Wednesday, 25 November 2015

Letter SI MUOVE (Letter is on its way)

On Friday 27 November I will be in Bari at the Libreria Zaum (Zaum Bookshop) to talk about my book on Graham's Letter to the World with Valeria Simone. In the picture the programme of the bookshop for the month of November.

Thursday, 12 November 2015

Dance Adaptation (what is it?)

Carlotta Brianza, the first Aurora in Petipa's Sleeping Beauty.
Within the Humanities, the term adaptation is usually linked to film studies, in that it focuses on the transposition of a literary work, usually a novel, into a film. Film Adaptation, then, studies what happens, on many levels, to a story when the medium changes. More broadly speaking, Linda Hutcheon defines it as "an acknowledged trasnposition of a recognizable other work or works" (2006: 8).

Dance Adaptation is a relatively unexplored field in Adaptation Studies and explores the choreographic transformation "of a recognizable other work or works". For example, ballets like Sleeping Beauty and Romeo and Juliet both are inspired by literary works, the Charles Parrault's fairy tale and William Shakespeare’s tragedy respectively. Dance history is filled with examples of dance adaptations and even in the past few decades, numerous very interesting pieces have been created, like Maguy Marin’s May B (1981), Antonio Gades and Carlos Saura’ Carmen (1983), and Wayne McGregor’s Woolf Works (2015).

However, the definition of dance adaptation can be widened when thinking of the many dance adaptations of previous dance pieces, like Matthew Bourne’s Swan Lake (1995), to quote one of the most famous examples. It is a fundamental aspect in the field as it deals with dance history in an innovative and at times controversial manner. Again quoting Hutcheon, adaptation is a “repetition without replication” (2006: xvi).

Under this label, I will explore various kinds of dance adaptation even beyond the above mentioned definitions, to see what happens when a story or a step or something else gets transmuted and transfigured into another medium or dance style.
The approach I will take is mainly cultural historic, with relatively simple but not simplistic language.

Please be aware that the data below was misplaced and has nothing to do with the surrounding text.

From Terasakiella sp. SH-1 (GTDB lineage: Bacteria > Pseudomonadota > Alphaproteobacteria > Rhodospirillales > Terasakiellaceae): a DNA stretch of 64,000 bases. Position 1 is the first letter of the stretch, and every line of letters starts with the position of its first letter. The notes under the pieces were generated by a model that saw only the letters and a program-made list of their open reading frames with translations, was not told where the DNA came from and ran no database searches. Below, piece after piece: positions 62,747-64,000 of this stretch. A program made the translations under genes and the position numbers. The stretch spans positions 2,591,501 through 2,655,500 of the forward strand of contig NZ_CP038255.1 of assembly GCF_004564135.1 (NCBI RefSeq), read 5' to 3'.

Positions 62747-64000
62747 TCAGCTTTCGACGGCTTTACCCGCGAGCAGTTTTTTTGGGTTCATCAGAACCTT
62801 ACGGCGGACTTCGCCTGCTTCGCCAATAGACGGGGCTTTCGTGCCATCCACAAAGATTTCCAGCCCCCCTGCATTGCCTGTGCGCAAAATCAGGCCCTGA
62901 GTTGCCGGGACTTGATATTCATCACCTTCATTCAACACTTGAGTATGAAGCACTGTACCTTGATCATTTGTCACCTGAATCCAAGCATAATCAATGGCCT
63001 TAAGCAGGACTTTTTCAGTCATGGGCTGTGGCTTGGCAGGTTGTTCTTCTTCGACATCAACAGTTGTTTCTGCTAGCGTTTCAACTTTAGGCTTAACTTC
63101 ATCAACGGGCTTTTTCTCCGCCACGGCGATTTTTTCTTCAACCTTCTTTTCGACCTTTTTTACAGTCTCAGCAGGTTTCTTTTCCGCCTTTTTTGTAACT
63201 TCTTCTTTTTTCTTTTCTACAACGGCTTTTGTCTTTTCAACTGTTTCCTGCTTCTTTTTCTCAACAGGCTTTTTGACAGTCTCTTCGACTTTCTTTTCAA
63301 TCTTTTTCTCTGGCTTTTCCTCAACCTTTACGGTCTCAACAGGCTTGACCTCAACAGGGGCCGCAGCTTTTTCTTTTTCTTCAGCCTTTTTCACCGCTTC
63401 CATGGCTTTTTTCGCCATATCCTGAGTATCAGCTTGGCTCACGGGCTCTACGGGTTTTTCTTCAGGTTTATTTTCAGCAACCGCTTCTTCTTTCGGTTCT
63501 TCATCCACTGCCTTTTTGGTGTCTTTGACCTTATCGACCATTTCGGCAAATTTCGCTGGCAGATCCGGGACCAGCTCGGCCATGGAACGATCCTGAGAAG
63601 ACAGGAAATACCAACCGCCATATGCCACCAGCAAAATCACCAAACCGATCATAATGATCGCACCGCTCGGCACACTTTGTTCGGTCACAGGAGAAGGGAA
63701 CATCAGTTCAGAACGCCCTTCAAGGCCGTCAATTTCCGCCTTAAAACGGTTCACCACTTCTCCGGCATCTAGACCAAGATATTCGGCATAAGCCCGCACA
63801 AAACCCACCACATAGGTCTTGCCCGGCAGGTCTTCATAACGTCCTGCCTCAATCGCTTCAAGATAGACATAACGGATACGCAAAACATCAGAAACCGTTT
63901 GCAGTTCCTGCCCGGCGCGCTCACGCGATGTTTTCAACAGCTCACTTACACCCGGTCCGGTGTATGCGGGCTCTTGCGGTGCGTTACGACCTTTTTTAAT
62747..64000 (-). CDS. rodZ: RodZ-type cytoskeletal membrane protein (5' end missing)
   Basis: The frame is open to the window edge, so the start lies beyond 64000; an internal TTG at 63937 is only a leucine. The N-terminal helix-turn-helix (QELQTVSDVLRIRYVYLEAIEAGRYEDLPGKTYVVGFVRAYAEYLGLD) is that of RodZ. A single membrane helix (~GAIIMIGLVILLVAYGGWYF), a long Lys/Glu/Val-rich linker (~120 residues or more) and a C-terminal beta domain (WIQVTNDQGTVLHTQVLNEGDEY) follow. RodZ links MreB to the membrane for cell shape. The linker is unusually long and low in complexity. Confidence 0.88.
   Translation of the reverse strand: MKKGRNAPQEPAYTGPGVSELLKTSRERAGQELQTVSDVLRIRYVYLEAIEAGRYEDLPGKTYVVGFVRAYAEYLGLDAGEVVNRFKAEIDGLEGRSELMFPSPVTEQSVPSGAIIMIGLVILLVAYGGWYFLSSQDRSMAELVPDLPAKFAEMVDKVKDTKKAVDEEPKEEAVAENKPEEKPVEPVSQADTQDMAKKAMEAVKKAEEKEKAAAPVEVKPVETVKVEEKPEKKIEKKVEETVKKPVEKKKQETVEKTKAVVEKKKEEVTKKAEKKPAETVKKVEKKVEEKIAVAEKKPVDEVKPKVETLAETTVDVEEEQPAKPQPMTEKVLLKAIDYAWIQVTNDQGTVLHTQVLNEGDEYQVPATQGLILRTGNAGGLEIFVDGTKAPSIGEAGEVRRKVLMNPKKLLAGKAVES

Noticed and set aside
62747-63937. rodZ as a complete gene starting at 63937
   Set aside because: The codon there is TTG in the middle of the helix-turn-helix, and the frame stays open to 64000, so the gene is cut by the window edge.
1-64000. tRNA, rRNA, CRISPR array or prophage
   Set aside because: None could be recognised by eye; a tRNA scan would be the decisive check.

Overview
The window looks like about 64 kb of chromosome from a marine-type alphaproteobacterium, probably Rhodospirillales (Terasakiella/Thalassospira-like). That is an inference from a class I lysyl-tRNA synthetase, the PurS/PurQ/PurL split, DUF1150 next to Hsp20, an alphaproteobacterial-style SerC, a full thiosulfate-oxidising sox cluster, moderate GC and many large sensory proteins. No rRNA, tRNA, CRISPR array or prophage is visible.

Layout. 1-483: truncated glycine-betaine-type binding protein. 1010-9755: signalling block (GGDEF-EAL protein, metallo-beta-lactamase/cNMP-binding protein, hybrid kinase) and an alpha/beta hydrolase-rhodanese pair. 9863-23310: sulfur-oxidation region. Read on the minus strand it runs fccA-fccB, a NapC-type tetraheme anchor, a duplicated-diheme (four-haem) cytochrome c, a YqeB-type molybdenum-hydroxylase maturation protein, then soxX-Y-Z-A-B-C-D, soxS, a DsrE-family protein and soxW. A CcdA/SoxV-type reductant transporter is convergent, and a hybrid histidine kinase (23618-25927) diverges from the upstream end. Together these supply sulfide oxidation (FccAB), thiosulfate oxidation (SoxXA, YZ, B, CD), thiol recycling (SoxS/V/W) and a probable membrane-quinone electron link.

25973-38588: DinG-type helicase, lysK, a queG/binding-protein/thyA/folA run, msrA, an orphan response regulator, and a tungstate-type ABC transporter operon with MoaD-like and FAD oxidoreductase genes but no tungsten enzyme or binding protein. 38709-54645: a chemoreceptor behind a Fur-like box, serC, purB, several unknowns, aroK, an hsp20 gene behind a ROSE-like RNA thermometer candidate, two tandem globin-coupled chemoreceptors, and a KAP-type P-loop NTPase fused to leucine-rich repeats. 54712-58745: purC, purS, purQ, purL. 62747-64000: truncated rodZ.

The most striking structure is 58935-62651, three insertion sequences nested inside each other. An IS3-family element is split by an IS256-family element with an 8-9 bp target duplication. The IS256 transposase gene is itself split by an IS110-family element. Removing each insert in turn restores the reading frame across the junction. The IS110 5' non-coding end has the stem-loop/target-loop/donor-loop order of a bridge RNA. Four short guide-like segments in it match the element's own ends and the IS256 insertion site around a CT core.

Linda Hutcheon, A Theory of Adaptation (New York: Routledge, 2006).


May B, chor. Maguy Marin, music Franz Schubert, Gilles de Binche, Gavin Bryars, feat. 10 dancers from the Compagnie Maguy Marin, based on Samuel Beckett's work (Angers: Théâtre Municipal d'Angers, 4 November 1981).

Romeo and Juliet, chor. Ivo Psota, music Sergei Prokofiev, feat. the Bolshoi Ballet, based on William Shakespeare's Romeo and Juliet (Brno: Mahen Theatre, 30 December 1938).

Sleeping Beauty, chor. Marius Petipa, music Peter Ilyich Tchaikovsky, feat. Carlotta Brianza, Pavel Gerdt, Marius Petipa, Enrico Cecchetti and the Imperail Ballet, based on Cahrels Perrault's Sleeping Beauty (St. Petersburg: Mariinsky Theatre, 15 January 1890). 

Swan Lakechor. Matthew Bourne, music Peter Ilyich Tchaikovsky, feat. Adam Cooper and the New Adventures Company, based on Marius Petipa, Lev Ivanov and Tchaikovsky' Swan Lake (London: Sadler's Wells, 9 November 1995).

Woolf Works, chor. Wayne McGregor, music Max Richter, feat. Alessandra ferri and the Royal ballet, based on Virginia Woolf's three novels, Mrs. Dalloway, Orlando and The Waves (London: Royal Opera House, 11 May 2015).  


Carmen, dir. Carlos Saura, chor. Antonio Gades, music, Georges Bizet, Paco de Lucia, feat. Antonio Gades, Laura del Sol, Cristina Hoyos, based on Prosper Mérimée's Carmen (Emiliano Piedra, 1983). 

Saturday, 3 October 2015

Adaptations and the Metropolis Conference - How did it go?

Senate House, London.
After years of absence from conferences, attending the 10th Association of Adaptation Studies Conference in London last week (24-25 September) has been refreshing and exceedingly stimulating. Titled Adaptations and the Metropolis, it was devised to explore the interconnections between literature, films, videogames, dance, theme parks etc. and metropolises, because “through the presentation of the metropolis in past, present and speculative adaptations we are able to understand aspects of our changing lifestyles, the effects of urbanisation on literary and visual art, national identity, social inequalities, territorial displacement, environmental destruction, utopias and dystopias, and our social and psychological relationship with architecture and city development”.

Image from 1984 film.